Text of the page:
Recovering your Website after Being Hacked
Every business should be doing everything it reasonably can to prevent its website from being hacked. But you also need to have at least a basic plan in place for what you are going to do if the worst does happen. Here are some tips to start with.
Turn off the site
Even if the site is still, technically, functional, you’re going to want to take it offline until you are sure everything is safe. Hackers may have added malicious code to your website, which could infect your users.
Taking your website down safely and effectively is an exercise in itself, so you may want to practice doing it beforehand so you know what, exactly, you need to do (obviously at times of low traffic).
Tell your host company
If you’re struggling, you could ask your host for help. Not only can your host often help to fix the problem, they may need to alert other people in case their own websites have been hacked, especially if you use hosting.
Double-check that Google still thinks you own your site
Head to Google Webmaster Tools. Once you are there, click “Search Console” and sign in. Click “Add a site” and type in your site’s URL. If you find the hacker’s details, you will need to redo the verification process, which may require you to bring your site back online temporarily.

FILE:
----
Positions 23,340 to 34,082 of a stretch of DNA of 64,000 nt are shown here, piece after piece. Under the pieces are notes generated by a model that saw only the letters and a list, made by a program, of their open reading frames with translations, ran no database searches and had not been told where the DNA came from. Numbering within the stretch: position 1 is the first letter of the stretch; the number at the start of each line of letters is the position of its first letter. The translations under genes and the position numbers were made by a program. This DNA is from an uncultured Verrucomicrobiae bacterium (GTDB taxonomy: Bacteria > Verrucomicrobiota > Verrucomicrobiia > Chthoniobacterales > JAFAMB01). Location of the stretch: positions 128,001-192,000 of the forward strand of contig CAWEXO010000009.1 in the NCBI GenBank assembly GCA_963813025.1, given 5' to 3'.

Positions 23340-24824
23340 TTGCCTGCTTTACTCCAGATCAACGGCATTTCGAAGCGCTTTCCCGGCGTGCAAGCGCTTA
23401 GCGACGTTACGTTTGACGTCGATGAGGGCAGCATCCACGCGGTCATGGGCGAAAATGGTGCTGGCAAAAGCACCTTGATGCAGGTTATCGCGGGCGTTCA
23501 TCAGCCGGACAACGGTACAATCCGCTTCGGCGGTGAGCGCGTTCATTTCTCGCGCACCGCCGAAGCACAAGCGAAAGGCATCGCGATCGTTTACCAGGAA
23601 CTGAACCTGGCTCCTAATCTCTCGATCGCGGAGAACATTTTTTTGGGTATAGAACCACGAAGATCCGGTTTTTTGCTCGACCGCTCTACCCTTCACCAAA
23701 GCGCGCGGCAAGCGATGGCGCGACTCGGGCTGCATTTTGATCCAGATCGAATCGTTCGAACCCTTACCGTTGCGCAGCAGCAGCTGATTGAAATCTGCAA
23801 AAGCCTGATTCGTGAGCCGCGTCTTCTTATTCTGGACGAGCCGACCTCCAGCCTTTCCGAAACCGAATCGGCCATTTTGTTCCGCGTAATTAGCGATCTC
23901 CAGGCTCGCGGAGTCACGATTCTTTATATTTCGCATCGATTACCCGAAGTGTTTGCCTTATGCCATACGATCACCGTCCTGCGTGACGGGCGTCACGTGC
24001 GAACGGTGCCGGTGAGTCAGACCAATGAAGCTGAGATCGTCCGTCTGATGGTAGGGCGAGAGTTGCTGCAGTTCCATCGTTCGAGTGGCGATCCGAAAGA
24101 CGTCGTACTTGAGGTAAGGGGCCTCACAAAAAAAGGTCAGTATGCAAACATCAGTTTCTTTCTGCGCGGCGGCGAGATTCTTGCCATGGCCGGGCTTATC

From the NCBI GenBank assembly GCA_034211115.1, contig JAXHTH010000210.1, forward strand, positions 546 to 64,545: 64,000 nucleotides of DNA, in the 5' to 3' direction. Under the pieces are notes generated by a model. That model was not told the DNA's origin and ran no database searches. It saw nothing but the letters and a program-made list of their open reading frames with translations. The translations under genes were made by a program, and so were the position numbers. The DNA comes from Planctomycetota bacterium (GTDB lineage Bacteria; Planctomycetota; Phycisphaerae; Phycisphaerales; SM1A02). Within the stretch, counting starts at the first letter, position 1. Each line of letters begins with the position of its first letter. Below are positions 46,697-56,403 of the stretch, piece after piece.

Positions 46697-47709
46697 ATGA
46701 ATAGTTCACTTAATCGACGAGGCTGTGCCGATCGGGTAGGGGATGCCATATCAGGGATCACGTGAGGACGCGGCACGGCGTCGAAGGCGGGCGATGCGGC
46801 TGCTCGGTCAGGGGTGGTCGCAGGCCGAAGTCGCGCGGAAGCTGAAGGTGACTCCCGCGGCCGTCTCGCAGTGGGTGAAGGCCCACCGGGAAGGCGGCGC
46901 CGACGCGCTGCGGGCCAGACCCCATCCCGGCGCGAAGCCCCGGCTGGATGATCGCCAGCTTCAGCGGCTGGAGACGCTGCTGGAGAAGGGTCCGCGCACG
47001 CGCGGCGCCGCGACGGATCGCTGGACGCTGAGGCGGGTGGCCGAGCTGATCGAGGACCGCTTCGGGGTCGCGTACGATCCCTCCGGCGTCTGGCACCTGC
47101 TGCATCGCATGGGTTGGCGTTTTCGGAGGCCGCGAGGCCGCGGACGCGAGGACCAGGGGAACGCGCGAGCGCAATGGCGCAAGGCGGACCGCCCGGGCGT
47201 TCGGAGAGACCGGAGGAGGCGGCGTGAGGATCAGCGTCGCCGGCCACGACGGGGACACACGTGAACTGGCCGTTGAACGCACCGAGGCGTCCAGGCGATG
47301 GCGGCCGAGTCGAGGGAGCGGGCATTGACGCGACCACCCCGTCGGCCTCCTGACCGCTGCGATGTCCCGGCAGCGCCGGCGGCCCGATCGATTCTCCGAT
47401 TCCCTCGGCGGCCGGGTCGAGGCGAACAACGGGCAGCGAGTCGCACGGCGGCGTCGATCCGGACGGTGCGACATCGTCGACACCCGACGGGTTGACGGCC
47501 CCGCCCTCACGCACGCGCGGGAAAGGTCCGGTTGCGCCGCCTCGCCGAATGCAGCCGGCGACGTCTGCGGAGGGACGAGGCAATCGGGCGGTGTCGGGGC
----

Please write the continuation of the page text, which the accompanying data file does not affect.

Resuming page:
Then go to your own search console, find your site and click “Manage site.” Then click “Add or remove users” and take very close look at the results. If there are any you don’t recognize, take a screenshot and a note of the details (especially the email) and then get rid of them.
Clean both your site and your server(s) thoroughly
You need to remove any trace of the hacker’s presence and this can require a lot of hard, painstaking, clean-up work. This part is so important that it might be worth paying for third-party, expert help.
In fact, you may even want to set aside a budget to allow for this and/or take out insurance against becoming the victim of cybercrime (which is exactly what hacking is).
Check if you need to inform the ICO
If the attack on your website has led to the “accidental or unlawful destruction, loss, alteration, unauthorised disclosure of, or access to, personal data transmitted, stored or otherwise processed” then you will need to tell the ICO and the people (potentially) concerned.
This is now mandatory and it is best to do it as quickly as possible. Procrastinating will not improve the situation and if you were one of the people impacted, you would want to be informed promptly.
Review and learn
There is no sense in beating yourself up about what happened. There is, however, usually a lot of sense in reviewing the situation and learning from it.